The meaning of manufacturing

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Julian Cottee is working on the food feasibility project for the Local Nexus Network at the Environmental Change Institute (ECI), University of Oxford.
Julian Cottee is working on the food feasibility project for the Local Nexus Network at the Environmental Change Institute (ECI), University of Oxford.


What is the difference between food manufacturing and food processing?

It might seem like a minor detail, but in this blog I will try to show why it is important for the Local Nexus Network project to clearly lay out the nature of the relationship between these two interrelated terms.


The processing of food is age-old

From an evolutionary perspective, the processing of foods is one of the hallmarks of human life. One influential theory argues that it is our ancestors’ mastery of cooking with fire that facilitated the evolution of our own larger, distinctly human brains, by freeing up time and resources that would have otherwise been spent foraging for, eating and digesting raw foods. There are many examples of the importance of food processing to human evolution, nutrition, society and culture. For instance the processing of otherwise toxic cassava has allowed this drought-resilient plant to become a food security staple across much of the world. Processing is a catchall term that encompasses all of the diverse practices through which we transform raw materials into food that we eat.


Woman pounding cassava for fufu, Central African Republic
Woman pounding cassava for fufu, Central African Republic. (Wikipedia public domain image)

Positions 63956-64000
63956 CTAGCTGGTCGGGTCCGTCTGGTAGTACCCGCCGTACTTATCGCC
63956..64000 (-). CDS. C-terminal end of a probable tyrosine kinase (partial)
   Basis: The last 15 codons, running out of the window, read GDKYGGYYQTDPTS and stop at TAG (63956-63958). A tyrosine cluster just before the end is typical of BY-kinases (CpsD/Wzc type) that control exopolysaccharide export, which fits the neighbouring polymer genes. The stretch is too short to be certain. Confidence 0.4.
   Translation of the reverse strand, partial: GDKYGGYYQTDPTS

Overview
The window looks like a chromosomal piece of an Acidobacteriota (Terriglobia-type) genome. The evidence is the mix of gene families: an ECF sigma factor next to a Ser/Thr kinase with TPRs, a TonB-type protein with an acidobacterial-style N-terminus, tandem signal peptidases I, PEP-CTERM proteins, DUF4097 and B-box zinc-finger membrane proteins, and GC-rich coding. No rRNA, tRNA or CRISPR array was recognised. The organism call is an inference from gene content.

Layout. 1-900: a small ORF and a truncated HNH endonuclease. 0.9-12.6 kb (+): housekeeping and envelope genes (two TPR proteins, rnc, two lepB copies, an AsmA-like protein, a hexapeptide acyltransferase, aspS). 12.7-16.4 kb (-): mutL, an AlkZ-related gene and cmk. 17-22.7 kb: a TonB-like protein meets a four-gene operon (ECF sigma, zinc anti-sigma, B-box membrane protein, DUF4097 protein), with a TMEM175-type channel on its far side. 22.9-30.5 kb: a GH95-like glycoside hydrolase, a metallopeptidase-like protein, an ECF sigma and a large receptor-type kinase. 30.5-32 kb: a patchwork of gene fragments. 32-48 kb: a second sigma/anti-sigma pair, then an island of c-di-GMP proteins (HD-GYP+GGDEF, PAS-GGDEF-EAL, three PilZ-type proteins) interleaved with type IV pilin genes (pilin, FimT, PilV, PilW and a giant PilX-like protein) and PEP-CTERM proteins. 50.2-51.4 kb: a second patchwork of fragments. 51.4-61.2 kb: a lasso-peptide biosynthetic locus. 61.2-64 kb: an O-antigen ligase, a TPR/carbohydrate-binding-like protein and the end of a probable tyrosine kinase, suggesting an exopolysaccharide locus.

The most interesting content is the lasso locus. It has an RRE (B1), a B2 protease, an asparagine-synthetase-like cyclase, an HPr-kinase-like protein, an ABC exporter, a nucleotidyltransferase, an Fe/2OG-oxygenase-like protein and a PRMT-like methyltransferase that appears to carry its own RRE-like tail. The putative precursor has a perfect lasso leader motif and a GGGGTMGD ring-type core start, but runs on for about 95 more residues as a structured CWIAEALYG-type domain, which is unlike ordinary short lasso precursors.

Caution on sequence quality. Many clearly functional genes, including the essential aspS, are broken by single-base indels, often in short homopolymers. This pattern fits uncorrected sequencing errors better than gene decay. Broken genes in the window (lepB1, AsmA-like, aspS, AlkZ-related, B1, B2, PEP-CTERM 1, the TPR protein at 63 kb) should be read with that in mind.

Manufacturing is modern

Manufacturing, however, refers to something more specific, and indeed, to something particularly modern. The woman pounding cassava in her village in the Central African Republic is certainly processing food, but she is not ‘manufacturing’ it. Indeed, the verb to manufacture is defined as to ‘make (something) on a large scale using machinery’. Manufacturing is essentially tied up with the idea of industrialisation – of using technology to make things faster, on a larger scale, with fewer people. Ironically the origin of the word manufacture has the opposite root, literally meaning ‘made by hand’, from the Latin manu factum – and indeed back in the 16th century manufacturing would have been carried out by an artisan in a workshop. That the resonance of the word has changed so much over just a few hundred years is a reminder of the massive transformations that human economies and societies have undergone since the industrial revolution – and a reminder of the changes in the food system that have occurred as part of this.



Complex, composite products

There is one further aspect that needs attention to fully understand food manufacturing as a phenomenon; that is, its complexity. Food processing can refer to relatively simply transformations of raw materials. For example, a rice hulling machine removes the layers of indigestible chaff from around the edible grain. These processing operations do not fit our idea of manufacturing in the normal sense because they are not creating a new ‘product’, but instead simply preparing an agricultural crop for consumption or further processing. The word manufacturing properly applies to those cases where new products are created, involving a substantial transformation of raw materials, or the combination of multiple ingredients. So while milling wheat grains into flour might be described as simply processing, when water, yeast and salt are added, and the mix is baked into bread at factory scale, it can certainly be considered manufacturing. The preparation of complex, composite food products like chocolate biscuits or ready-made pizzas, which have many ingredients and multiple stages in their production, is a good example of food manufacturing.